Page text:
Titan's Mud Surface
Scientists have recently claimed that the Huygen's
probe likely hit and settled into Titan's 'mud' surface. I realize
methane, ethane and nitrogen have some rather unique properties but couldsomeone
enlighten me as to how any environment with a -180 Celsius surface
temperature could produce 'mud'? Has this or could this be
duplicated on earth or is this simply speculation?
I am going to make a guess at this. "Mud" is formed when soils mix with
a liquid. On Earth, we typically associate mud with soil mixed with
water. It would seem to me however, that with the temperature on Titan,
compounds which we normally associate as a gas, exist in a liquid form.
This liquid would then make "mud" with the soils of Titan.
Here the term "mud" does not mean a suspension of sand in water -- the
way we commonly use the term. Maybe an alternative would be "slush" which
means the suspension of some solid particles in a liquid in such a way to
form a deformable aggregate, without specifying what the solid particles
and the liquid may be chemically. It is a term describing consistency not
composition. The Huygen's probe measures this experimentally by "poking"
the surface with a mechanical probe and measuring how the surface responds
to the "poke". In principle it could vary from "rock hard", to "rubbery",
to "sludge", to "mud", to "high viscosity liquid", to "watery (i.e. low
viscosity liquid). This is not speculation. It is a fairly easy
determination of the physical properties of the surface of Titan at least
in the area where the probe landed.
we are all very interested and excited about the
scientists findings in Titan. The conditions there
are completely different from Earths .
At Earth Methane and Nitrogen are both gases at
normal temperatures occurring here.
Methane melting point is -182.48 degree C and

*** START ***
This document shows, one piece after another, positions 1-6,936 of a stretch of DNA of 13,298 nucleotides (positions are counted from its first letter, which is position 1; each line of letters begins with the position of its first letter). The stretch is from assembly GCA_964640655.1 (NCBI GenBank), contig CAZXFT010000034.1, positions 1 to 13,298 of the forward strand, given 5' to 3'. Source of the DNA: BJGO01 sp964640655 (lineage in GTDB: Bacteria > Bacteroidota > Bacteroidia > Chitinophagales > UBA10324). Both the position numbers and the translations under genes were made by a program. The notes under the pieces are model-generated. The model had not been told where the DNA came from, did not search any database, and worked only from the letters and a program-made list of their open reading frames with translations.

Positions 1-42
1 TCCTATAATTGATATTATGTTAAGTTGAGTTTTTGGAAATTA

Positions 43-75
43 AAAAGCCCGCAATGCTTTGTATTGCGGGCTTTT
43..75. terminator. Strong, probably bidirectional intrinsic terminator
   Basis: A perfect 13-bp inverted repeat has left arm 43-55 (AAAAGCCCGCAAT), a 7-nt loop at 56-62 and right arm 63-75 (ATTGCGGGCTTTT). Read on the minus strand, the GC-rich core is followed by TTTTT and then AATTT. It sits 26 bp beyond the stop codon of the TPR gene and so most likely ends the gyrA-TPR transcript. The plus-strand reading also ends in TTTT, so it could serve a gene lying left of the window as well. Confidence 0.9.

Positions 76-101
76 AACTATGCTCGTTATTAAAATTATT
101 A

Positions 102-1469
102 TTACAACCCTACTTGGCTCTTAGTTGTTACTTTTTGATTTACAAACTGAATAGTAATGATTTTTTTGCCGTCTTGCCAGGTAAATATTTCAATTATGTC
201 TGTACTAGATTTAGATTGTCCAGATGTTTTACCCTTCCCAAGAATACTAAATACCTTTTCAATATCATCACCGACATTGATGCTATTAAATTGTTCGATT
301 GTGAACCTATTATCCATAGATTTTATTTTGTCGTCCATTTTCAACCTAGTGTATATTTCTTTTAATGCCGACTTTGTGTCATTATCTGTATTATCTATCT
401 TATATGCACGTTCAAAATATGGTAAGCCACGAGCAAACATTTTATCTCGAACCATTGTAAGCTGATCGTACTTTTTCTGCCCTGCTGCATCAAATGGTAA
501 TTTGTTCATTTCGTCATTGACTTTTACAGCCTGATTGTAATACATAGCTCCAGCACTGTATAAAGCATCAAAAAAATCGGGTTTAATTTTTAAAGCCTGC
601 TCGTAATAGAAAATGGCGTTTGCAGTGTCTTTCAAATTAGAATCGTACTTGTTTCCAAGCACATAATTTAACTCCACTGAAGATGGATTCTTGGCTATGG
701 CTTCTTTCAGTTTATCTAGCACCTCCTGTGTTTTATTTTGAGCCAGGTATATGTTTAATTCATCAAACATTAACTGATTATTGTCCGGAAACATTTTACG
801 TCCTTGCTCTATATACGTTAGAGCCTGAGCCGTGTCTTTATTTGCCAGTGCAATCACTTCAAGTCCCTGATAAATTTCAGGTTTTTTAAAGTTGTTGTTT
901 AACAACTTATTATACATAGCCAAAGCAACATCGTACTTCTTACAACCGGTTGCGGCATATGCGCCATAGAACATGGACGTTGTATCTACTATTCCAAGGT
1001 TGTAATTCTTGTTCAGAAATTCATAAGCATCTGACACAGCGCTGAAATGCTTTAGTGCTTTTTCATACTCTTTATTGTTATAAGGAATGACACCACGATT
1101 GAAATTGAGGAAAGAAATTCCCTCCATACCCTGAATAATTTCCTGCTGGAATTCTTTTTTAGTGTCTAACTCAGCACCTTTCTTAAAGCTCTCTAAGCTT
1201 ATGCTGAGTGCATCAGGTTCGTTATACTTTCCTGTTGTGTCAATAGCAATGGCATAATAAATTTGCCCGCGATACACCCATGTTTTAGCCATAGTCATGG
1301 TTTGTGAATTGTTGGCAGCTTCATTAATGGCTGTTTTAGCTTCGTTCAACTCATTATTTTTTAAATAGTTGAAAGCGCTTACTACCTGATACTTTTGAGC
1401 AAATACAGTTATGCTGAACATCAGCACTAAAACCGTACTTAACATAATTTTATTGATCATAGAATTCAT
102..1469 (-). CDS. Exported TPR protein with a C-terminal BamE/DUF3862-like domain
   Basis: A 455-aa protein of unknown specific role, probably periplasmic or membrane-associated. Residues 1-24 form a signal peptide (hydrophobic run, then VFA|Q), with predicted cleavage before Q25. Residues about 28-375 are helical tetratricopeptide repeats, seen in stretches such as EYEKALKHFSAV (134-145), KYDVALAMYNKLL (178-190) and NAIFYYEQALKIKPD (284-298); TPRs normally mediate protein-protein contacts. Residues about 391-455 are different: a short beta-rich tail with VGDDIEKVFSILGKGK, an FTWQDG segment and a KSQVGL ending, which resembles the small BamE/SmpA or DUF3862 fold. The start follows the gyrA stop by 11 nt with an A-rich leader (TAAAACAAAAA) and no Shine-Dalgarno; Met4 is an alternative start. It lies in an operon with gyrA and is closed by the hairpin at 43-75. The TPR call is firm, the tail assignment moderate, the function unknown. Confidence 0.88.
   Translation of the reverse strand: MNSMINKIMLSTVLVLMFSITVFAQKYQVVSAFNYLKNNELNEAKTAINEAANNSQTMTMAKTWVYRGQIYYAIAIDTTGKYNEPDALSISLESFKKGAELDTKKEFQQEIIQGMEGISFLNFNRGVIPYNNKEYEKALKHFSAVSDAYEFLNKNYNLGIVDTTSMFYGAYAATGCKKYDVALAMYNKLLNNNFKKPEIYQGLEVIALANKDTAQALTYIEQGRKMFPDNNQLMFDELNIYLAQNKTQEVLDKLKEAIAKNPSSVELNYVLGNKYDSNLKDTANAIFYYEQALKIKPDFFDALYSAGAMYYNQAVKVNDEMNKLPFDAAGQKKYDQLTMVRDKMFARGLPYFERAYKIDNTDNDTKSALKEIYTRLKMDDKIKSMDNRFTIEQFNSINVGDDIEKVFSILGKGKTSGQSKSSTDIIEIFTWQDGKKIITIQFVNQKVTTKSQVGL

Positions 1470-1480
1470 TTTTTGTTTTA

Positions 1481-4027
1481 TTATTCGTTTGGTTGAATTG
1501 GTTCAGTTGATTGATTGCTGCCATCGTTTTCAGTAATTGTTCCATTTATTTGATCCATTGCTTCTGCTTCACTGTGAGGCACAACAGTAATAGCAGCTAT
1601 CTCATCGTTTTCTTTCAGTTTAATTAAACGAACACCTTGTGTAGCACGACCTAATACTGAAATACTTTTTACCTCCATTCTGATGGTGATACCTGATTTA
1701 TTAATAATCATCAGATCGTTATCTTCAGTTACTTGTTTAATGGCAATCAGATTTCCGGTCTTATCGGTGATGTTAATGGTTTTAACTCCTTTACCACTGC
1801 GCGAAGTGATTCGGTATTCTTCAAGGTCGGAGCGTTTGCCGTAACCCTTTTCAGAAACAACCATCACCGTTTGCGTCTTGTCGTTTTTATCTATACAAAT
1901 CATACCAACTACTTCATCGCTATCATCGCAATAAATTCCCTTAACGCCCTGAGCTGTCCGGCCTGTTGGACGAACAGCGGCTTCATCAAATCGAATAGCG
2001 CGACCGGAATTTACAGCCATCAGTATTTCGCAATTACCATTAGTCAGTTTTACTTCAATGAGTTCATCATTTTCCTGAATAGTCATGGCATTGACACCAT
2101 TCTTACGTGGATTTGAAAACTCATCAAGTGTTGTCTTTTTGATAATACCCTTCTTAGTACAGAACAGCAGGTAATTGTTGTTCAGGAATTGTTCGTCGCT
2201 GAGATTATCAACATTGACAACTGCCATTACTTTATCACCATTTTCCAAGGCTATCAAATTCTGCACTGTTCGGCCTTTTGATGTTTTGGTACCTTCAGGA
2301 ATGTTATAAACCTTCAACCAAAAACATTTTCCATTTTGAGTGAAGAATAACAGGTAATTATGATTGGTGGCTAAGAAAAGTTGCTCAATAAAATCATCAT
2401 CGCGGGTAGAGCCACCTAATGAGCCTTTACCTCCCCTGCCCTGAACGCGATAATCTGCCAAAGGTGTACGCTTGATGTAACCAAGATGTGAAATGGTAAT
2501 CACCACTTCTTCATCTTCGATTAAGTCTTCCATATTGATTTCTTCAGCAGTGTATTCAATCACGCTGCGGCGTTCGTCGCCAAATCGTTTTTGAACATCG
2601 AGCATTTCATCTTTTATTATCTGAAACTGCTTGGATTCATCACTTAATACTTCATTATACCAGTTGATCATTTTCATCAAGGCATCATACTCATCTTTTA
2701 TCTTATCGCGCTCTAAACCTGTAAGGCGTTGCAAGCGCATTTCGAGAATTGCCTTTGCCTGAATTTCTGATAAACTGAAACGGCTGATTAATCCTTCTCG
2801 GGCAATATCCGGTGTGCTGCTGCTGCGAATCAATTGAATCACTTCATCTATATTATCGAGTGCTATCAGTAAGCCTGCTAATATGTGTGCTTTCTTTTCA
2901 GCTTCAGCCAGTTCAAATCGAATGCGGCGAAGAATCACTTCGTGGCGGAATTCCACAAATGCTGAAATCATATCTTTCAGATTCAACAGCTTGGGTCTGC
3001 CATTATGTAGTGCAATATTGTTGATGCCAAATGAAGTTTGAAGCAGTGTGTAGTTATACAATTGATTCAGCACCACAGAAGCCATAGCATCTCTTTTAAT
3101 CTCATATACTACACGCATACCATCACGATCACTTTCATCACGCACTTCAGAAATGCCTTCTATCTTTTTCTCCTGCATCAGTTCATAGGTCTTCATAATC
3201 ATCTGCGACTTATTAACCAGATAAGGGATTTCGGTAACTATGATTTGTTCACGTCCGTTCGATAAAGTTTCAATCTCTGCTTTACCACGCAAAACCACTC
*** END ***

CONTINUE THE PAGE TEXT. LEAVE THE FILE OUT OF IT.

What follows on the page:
Nitrogen is -195.8 degree C at Earth at normal temperature and
There the conditions are completely different.
The fact is that in Titan Methane is liquid.
Also there are solids at the surface, hydrocarbons and
organic compounds and water, and others that are been
studied right now.
In Earth "mud" is soil mixed with water, kind of
suspension. In Titan what was called "mud" probably
is these solid particles at the surface mixed with
Right? But prepare yourself for a lot of surprises,
coming from Titan. Quite a long time ago, around the
beginning of eighties some scientists knew already
many facts about Titan "atmosphere" and surface.
But now the data are coming from there, it is
great isn't? We can "see" things actually.
Thanks for asking NEWTON.
(Dr. Mabel Rodrigues)
I believe I saw an interview of the scientist who made that statement. The
statement was based on the preliminary data obtained from an instrument
that was attached to the bottom of the probe. This instrument was
essentially a force-measuring device that would give data on the kind of
surface the probe landed on based on the kind of forces that were imparted
to the instrument on landing. As it turned out the force-profile detected
by the instrument was similar to the force-profile that scientists here on
Earth have detected when they drop the instrument onto mud or heavy sand.
On a first-principles basis, the freezing point of nitrogen is -210 deg-C,
that of methane is -182 deg-C, and that of ethane is -182 deg-C, so you
can imagine how this combination could give the consistency of mud.
Greg (Roberto Gregorius)
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Update: June 2012